Olympic skater Rippon highlights Phoenix Mercury PRIDE Night
PHOENIX – “How should we stand? Should we pose like this?”
This is how the night started.
Adam Rippon asked these questions as fans approached him for pictures at his meet-and-greet before the Phoenix Mercury faced the Connecticut Sun for the team’s PRIDE Night on Saturday.
Rippon, the special guest brought in for the celebration, is the first openly gay American male figure skater to compete in the Olympics. He won a bronze medal with Team USA as part of the figure skating team in the 2018 Winter Olympics in Pyeongchang, South Korea.
In May of this year, Rippon added more success to his résumé by winning “Dancing with the Stars: Athletes.”
With his new platform, Rippon has become more involved with organizations such as GLAD, Trevor Project and the Human Rights Campaign.
Proceeds from Saturday night’s game were to benefit GLAD, which is a non-profit legal organization that works to end discrimination based on sexual orientation, HIV status and gender identity or expression.
“I was so honored to be asked,” Rippon said about what made the decision easy for him to agree to be the special guest for the Mercury’s PRIDE Night.
“After the Olympics, it’s been such a great opportunity to share my story,” Rippon said. “With the platform I’ve been given, it’s an amazing opportunity to highlight other people who have really been so progressive and have been such a voice for so long.”
He praised the WNBA for its acceptance of the LGBT community and its celebrations of gay pride.
“Sometimes it feels like sports isn’t a very welcoming place for somebody who’s part of the LGBT community, but that has not been the case for the WNBA,” Rippon said.
In 2014, the WNBA launched a LGBT campaign to embrace the LGBT community. Its goal was to bring new enthusiasm to the league, with Pride apparel, PRIDE Night games for every team and Pride Parade participation.
With this campaign and more light shining on the LGBT community, more players have become more open about their personal lives.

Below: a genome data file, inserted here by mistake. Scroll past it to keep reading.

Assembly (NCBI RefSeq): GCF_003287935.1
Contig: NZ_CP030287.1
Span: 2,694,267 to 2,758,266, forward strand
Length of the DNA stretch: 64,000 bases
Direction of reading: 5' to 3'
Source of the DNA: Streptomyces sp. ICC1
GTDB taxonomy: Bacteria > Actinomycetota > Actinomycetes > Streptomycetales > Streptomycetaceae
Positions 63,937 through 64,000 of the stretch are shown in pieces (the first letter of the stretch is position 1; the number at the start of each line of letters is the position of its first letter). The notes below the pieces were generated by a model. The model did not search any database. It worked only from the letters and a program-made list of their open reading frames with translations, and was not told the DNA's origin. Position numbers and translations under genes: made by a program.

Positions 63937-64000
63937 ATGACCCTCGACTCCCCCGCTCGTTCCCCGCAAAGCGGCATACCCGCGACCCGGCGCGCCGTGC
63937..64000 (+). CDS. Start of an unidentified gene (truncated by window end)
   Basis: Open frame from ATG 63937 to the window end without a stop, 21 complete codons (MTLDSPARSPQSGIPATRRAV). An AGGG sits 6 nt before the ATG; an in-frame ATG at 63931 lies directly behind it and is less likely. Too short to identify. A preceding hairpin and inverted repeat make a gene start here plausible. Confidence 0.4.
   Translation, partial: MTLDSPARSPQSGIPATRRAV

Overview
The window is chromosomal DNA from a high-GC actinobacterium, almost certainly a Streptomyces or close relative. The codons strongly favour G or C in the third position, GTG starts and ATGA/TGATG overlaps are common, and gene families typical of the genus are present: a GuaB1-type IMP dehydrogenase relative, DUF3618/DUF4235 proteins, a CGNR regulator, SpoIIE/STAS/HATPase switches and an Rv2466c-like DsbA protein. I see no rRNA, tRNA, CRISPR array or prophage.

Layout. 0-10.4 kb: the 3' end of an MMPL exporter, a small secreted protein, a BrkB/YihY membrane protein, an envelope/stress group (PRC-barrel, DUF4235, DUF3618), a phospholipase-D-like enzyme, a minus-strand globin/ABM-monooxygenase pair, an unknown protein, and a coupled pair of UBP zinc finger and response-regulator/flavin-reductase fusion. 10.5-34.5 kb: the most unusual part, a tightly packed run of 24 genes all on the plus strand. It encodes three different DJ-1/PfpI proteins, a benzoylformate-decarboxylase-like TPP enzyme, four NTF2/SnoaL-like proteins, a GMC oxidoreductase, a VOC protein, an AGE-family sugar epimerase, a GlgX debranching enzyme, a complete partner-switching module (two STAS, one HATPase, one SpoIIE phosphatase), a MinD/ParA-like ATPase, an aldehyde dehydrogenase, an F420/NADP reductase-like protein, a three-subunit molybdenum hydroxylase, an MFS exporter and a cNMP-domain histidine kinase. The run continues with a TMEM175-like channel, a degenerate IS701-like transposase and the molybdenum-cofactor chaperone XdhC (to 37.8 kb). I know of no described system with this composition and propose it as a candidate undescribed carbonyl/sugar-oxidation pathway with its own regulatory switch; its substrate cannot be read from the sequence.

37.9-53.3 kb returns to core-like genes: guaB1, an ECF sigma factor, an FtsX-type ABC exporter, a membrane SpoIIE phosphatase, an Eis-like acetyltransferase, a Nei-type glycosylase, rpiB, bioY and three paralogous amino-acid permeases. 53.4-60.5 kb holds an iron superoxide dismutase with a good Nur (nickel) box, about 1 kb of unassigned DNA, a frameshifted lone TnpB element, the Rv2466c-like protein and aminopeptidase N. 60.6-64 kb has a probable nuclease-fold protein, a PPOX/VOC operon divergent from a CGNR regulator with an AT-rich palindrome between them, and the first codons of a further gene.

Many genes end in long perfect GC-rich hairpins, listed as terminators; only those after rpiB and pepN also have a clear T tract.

“It’s really impressive how so many of the women have been able to share their personal stories, share their relationships and share their family stories,” Rippon said.
The Mercury’s Brittney Griner has become more involved with the LGBT community in recent years.
In 2013, Griner came out in an interview with Sports Illustrated and has been an advocate for the community ever since.
During the national anthem, she stood with the pride flag wrapped around her.
“It was amazing,” Griner said.
She wanted to do something in honor of PRIDE Night and said that having the team and the organization back her meant everything.
More than 12,000 fans poured into Talking Stick Resort Arena on Saturday night, including members of the Phoenix Pride non-profit organization and Miss Phoenix Pride 2018.
“Any type of media like that coming into our community and giving light to our community and who we are as human beings is always an amazing thing,” said Mya McKenzie, Miss Phoenix Pride 2018.
McKenzie and those from Phoenix Pride shared how they are becoming more involved with the major sports teams in the Phoenix area, and that they admire the leaders in the sports community who are supportive.
The Phoenix Mercury and the Phoenix Pride organization have had an ongoing relationship, and bringing in more leaders and more organizations from the LGBT community has helped strengthen that partnership.
Mercury coach Sandy Brondello said the team embraces PRIDE Night, and it welcomes everybody to the celebration.
“Love is love,” Brondello said, smiling.
- Mercury guard Diana Taurasi makes All-WNBA First Team for 10th time
- Mercury can’t contain Sue Bird late, eliminated from playoffs by Storm
- Mercury set for Game 5 vs. Storm after becoming first to come back from 0-2
- Griner, Mercury fight back from 17-point deficit, force Game 5
- DeWanna Bonner leads Mercury to game 3 win with 18 first-half points